Lets say you have a geothermal or nuclear power plant and nearby you have system which converts that energy into nutrient porridge. This nutrient porridge must have everything the human needs to survive long term.

Is this physically possible?

Could it be more efficient than traditional geoponics?

Can it be done underground?

Can the system function independently of hydrocarbons?

  • 2
    $\begingroup$ You cannot create food from energy alone. You also need carbon, hydrogen, oxygen, nitrogen etc.. It should be conceivable to create such an apparatus that recycles waste and air, though, but i imagine this would be very complex. You could use the energy to bring light to hydroponics, though. $\endgroup$
    – Burki
    Commented Dec 15, 2016 at 12:25
  • $\begingroup$ Is there no process for converting electrons into the chemicals you need? $\endgroup$
    – Ama
    Commented Dec 15, 2016 at 12:42
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    $\begingroup$ Converting? No. But one could conceivably build the atoms from available electrons, protons, and neutrons. The process of creating larger atoms occurs naturally in stars. $\endgroup$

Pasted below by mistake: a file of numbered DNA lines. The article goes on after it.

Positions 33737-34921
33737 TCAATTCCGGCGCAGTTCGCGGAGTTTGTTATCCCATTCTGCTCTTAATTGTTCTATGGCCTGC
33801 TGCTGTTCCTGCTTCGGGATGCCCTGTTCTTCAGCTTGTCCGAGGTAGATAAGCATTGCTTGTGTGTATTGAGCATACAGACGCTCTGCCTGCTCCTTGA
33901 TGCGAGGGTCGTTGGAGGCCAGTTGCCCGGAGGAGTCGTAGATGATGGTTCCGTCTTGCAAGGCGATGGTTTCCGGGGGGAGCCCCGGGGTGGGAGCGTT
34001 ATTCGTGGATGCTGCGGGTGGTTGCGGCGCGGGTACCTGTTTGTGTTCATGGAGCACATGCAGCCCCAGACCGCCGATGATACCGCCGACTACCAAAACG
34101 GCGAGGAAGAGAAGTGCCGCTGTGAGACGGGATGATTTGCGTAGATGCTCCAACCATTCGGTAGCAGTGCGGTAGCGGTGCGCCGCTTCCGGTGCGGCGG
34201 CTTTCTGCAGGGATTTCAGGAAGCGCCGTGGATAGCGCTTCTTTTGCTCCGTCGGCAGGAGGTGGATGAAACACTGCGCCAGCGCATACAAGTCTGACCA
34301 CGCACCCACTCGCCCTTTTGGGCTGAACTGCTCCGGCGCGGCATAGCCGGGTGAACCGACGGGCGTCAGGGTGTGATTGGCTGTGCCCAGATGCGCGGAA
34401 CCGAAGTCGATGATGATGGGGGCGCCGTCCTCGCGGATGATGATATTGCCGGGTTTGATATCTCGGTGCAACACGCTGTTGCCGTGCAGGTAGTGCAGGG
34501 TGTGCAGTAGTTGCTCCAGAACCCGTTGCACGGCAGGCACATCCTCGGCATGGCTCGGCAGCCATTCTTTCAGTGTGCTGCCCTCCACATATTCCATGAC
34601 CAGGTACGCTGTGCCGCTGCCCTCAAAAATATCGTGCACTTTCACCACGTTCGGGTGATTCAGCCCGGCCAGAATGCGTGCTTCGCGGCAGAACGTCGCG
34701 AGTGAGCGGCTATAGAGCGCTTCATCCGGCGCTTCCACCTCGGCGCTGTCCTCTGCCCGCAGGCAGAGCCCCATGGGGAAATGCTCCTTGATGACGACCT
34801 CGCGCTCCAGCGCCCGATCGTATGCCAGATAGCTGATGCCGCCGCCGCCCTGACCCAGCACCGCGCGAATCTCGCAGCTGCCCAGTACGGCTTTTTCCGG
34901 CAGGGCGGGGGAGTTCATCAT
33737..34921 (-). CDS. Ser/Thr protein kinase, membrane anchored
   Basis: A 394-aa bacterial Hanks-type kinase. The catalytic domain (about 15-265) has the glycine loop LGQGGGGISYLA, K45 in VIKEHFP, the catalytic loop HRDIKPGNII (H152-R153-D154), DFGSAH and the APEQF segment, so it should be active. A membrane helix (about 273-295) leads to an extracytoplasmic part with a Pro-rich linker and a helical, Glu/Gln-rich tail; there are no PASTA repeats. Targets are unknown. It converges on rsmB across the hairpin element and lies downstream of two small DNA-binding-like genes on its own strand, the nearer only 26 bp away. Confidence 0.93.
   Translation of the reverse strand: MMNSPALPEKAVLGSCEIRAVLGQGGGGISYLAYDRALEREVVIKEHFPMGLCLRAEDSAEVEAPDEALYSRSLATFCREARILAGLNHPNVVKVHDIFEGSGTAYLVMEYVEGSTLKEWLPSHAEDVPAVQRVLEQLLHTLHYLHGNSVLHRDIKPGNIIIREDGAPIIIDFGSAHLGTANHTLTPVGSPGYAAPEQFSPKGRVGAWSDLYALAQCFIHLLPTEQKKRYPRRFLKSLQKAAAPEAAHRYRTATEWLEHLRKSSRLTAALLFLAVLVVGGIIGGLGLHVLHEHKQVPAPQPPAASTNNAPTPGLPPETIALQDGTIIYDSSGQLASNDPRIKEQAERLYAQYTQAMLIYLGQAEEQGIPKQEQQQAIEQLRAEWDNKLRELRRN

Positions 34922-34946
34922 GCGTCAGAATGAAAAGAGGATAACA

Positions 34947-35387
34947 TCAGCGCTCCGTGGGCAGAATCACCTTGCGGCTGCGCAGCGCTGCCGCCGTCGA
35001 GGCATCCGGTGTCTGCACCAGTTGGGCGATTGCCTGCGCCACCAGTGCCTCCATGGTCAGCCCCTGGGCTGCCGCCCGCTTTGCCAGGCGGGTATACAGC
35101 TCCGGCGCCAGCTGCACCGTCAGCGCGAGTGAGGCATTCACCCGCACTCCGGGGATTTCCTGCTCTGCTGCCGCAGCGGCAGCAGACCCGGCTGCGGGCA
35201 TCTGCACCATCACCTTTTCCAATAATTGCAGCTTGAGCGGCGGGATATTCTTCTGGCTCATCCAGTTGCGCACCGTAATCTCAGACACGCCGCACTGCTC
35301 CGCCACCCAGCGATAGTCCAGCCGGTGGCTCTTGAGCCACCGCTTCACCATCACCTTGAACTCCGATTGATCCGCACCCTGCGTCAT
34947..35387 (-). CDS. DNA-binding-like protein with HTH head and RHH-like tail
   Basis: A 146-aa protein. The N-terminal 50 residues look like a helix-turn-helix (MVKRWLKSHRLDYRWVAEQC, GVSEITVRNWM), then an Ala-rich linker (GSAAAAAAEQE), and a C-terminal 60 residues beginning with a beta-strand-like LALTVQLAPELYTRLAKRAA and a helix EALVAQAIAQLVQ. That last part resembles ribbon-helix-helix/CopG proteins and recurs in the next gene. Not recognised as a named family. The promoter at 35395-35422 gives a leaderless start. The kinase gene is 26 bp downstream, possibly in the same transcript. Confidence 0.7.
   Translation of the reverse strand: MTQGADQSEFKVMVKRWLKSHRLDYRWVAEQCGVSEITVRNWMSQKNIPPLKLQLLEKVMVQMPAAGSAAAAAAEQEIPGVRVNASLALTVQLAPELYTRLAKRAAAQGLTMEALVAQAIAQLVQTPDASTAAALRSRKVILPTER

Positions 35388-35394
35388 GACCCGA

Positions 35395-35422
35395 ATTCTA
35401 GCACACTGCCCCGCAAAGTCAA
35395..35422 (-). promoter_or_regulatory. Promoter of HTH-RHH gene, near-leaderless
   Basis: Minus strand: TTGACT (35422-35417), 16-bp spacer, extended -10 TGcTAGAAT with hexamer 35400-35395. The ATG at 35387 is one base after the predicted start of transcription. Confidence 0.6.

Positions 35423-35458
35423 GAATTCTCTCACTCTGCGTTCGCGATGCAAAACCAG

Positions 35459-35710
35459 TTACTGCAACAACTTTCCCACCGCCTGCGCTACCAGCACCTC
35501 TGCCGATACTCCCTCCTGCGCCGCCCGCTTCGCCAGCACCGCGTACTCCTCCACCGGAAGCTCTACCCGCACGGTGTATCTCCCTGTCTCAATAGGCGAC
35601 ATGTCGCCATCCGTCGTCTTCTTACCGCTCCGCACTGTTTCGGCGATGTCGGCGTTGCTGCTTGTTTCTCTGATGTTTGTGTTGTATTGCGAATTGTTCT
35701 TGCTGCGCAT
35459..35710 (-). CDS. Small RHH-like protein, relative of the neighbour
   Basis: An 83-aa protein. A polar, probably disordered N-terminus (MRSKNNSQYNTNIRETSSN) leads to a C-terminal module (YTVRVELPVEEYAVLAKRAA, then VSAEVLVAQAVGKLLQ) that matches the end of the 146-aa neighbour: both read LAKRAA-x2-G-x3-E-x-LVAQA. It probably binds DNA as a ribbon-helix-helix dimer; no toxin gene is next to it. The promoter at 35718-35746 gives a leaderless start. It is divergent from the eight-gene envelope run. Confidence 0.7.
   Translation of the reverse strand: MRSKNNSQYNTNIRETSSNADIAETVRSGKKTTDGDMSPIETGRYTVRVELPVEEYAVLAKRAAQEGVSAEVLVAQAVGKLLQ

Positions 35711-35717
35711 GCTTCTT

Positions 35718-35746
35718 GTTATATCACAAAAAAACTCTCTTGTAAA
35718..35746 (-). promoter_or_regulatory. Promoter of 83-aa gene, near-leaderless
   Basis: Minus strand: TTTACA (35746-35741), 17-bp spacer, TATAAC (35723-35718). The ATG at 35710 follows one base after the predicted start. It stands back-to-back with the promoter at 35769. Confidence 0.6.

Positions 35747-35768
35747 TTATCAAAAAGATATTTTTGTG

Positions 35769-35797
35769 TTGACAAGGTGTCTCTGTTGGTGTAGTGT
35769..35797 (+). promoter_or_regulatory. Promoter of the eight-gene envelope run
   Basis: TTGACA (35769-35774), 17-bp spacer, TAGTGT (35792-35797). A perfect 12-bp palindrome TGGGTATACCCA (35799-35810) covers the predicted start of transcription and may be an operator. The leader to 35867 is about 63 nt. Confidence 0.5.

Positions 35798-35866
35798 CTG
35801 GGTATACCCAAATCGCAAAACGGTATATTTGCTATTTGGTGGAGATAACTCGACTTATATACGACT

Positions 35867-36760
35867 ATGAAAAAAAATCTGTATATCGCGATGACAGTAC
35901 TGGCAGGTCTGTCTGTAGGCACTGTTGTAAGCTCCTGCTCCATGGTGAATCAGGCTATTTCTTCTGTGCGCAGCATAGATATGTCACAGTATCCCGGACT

– Frostfyre
    Commented Dec 15, 2016 at 13:21
  • $\begingroup$ Possibly related: worldbuilding.stackexchange.com/q/56560/809 $\endgroup$
    – Mołot
    Commented Dec 15, 2016 at 18:01
  • $\begingroup$ Also worldbuilding.stackexchange.com/questions/36046/… $\endgroup$
    – user25818
    Commented Dec 16, 2016 at 2:50

2 Answers 2


In theory? Yes. In practice? Heck no...

Mass and energy are equivalent. This is the essence of Einstein's famous equation $E=mc^2$. So in theory you can create any mass $(m)$ from energy $(E)$, and any energy from mass.

And when you look at for instance nuclear plants this is exactly what happens. The used nuclear fuel is lighter when it is taken out after having had its energy extracted from it. Some of its mass has been converted to energy. There is nothing to suggest we cannot do the opposite. So in theory we can create any element from energy, and from any element we can create any molecule, and from these molecules we can make nutrients.


That c squared... $c^2$. That is the speed of light (in vacuum), which is a lot. $299,792,458 m/s$ to be exact. And if you square that, then that is a lot, squared. So you can see that it only takes a very tiny amount of matter to become a whole lot of energy. And this conversely means it takes huge amounts of energy to make matter. To make 1 kg of matter, you need the entire energy output of a decently sized nuclear reactor running for about a year.

Also we have not really learned how to make energy into matter on any large scale. We are quite good at doing the opposite, but not at creating something material out of the figurative thin air.

So the answer to your question:

No, we cannot do it. It is not practically possible to make food out of energy alone.

  • $\begingroup$ Ok. Is there any process which would be sufficiently similar, such as growing the relevant plant tissue in large amounts? $\endgroup$
    – Ama